On June 17th, Ada's one-day virtual conference, ACX-PO brought industry experts together to learn about the disruption of automation in the customer service industry. Here's a recap.
3 years of engineering at Ada
On June 18, 2022, Andre celebrated his third Adaversary. In his time here, Ada has tripled in growth and the Engineering Team has matured. We wanted to get a first-hand account of what it’s been like on that side of the org, so we asked Andre to document his journey. Here it is, in his own words.
The year was 2019, the tech industry was booming, companies were hiring right and left, and there were too many tech conferences to attend. This is where I started my story with Ada.
After almost 20 years as a Software Engineer, I was looking for a new adventure. At the time, I lived in the Philippines and was looking for remote work so I could continue to raise my family without relocating. I was also looking for a company that had good culture from the top down — after several bad experiences, this mattered most to me.
I found both remote work and a great culture in Ada.
I was considering joining a different, much larger company but the people I met at Ada during the interview process won me over. They talked about being able to be their best self while doing their work, how culture mattered, and how people honored their word. And it wasn’t just talk, I experienced this first-hand when I asked Mike Murchison, Ada’s CEO, about the brand’s values and he readily acknowledged the lessons learned from past failures.
This was when I knew I had made the right choice. A company can get many things wrong, but if it has a strong, supportive culture from the top down, then you know you'll be able to grow, and contribute to the company’s growth. I have seen that play out countless times throughout my three years of tenure here at Ada.
Working remotely and moving to Canada
I joined Ada as the third member of the Infrastructure Team, when the company was just a bit over 100 employees. What may seem normal now after the pandemic was normal for Ada in 2019: my position was completely remote, all interviews and meetings were over Zoom, and my small team and I were working with a full 12-hour time difference between us.
I did fly to Toronto for my onboarding, but when I got to the office at 9 am on my first day I found myself wondering where everyone else was. Eventually people showed up and I learned about how Ada valued your work more than being at work. They trusted their team members to do what they had to do and if they needed to leave for an appointment or continue working from home it was just understood, no butts in seats attitude here.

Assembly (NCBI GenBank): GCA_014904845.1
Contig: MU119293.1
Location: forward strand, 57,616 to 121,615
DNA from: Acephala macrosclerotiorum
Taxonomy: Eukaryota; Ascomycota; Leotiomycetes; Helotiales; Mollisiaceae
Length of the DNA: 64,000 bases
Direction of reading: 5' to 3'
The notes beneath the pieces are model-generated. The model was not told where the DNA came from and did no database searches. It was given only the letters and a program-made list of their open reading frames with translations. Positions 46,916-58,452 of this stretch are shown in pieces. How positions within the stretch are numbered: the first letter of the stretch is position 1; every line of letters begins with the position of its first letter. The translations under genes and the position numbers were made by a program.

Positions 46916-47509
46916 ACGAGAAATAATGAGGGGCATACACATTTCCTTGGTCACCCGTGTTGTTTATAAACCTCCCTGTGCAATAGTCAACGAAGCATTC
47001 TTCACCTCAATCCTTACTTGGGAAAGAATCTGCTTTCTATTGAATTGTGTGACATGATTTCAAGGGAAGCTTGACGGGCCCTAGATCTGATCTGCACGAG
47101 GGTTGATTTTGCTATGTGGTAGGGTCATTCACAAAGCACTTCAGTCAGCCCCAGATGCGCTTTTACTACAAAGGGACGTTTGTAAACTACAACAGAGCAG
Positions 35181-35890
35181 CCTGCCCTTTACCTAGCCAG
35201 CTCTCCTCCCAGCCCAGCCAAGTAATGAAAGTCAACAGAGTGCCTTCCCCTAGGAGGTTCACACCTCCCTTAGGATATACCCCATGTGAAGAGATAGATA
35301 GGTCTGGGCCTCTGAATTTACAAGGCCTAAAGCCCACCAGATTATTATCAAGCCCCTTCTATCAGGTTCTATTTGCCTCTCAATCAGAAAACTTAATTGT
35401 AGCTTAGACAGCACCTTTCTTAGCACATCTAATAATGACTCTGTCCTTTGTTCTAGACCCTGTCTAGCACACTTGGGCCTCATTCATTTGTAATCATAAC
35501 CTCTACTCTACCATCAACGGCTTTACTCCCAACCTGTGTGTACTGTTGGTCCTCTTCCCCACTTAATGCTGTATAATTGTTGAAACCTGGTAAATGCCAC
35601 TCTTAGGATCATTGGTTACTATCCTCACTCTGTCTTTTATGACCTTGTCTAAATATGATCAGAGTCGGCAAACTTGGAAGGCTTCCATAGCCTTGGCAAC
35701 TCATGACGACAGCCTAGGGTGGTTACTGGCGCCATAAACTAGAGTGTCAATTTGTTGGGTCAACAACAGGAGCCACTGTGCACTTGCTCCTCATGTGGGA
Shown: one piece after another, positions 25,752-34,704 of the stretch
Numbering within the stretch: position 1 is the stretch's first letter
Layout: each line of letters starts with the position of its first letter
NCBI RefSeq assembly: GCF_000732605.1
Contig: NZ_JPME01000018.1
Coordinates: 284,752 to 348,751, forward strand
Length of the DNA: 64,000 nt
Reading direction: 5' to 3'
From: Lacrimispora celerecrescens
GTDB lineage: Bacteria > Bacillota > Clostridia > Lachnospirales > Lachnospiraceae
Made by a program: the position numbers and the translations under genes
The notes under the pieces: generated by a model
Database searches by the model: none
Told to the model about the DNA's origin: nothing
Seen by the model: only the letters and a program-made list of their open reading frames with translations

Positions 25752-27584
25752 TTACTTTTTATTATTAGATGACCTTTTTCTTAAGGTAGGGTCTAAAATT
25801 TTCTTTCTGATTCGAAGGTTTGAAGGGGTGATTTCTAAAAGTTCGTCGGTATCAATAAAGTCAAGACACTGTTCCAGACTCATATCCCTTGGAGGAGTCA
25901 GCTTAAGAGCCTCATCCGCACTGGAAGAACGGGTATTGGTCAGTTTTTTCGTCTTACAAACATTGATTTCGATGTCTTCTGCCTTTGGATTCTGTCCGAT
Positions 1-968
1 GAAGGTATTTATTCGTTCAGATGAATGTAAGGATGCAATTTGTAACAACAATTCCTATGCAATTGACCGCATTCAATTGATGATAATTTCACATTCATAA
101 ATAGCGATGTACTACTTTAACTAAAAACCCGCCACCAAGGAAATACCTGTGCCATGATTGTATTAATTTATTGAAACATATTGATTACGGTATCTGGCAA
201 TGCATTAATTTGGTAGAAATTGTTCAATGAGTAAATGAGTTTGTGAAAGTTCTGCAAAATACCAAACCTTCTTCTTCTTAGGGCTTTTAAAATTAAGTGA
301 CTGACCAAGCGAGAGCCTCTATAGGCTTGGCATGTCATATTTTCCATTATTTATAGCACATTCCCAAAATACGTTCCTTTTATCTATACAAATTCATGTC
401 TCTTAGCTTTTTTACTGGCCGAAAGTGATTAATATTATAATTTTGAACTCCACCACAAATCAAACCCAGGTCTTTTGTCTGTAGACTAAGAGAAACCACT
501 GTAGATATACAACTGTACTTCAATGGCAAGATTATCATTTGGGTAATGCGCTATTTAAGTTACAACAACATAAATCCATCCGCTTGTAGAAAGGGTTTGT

Ada has since become a digital first company, giving Ada Owners the flexibility to work from home or from one of the global WeWork offices.
Eventually, after two years and probably some pandemic lockdown fatigue, my family decided to move to Canada. Ada supported this and helped me settle into our new home. Now I work in the same timezone as most of my co-workers but still fully remote. Once in a while we get together at a WeWork or a local pub.
Ada’s rapid scale
Ada has certainly grown over the three years I have been here. We have gone through ups and downs — much like everywhere else, the pandemic was not easy on us. Change is hard but I have seen Ada weather massive storms, making both good decisions and mistakes, but always learning and improving.
While in the moment things can seem messy and unorganized, if we look back just 12 months, it’s easy to see the positive trend. It helps to pause and reflect on how we’ve grown as individuals and as a team. And through all this rapid scale, and all these storms, the culture that attracted me to Ada in the first place remains unshaken — we’ve evolved, but our roots are the same.
The company is still growing, but we’ve shifted gears a little. We’re now slowing down a bit to move with more confidence, and strengthening our practices to build a more valuable Ada. I’m constantly amazed by how these strategic shifts open the door for better work, and I think the reason that we’re never knocked off our feet is because of executive leadership’s transparency with decision-making and cross-functional alignment.
What my team looks like now
My once three person team has turned into an entire DevOps department of 30 individuals with four different branches supporting our internal platform and infrastructure. I now work on the core team that automates our Product Team’s toolings and workflows, and enables them to deliver reliable software confidently.
We have teams that specialize in Data Platform, helping teams scale and manage their data easily throughout the org. We have a Quality Enablement team (different from QA) that enables teams to have the highest quality tests and practices. Our Cloud Infrastructure team, a cornerstone, automates through tools like Kubernetes and Terraform, all on AWS.
We are currently focusing on strengthening our core, re-thinking about how we build things, and deciding how we can best support our Engineering organization for the next two to four years. With our growing numbers, specializations, and guiding principles, we are able to make Ada a mission-critical software for enterprises that truly empowers them to create VIP customer experiences at scale.
All of this from being a scrappy team trying to get everything done at once. We have changed so much and there is only so much more to come. I can truly say I have done my best work to date here at Ada.
Andre has over 22 years of experience as a software engineer, building online distributed systems on large databases and tackling hard problems at scale. In his free time, Andre enjoys running, going through his catalog of PlayStation games, and spending time with his family.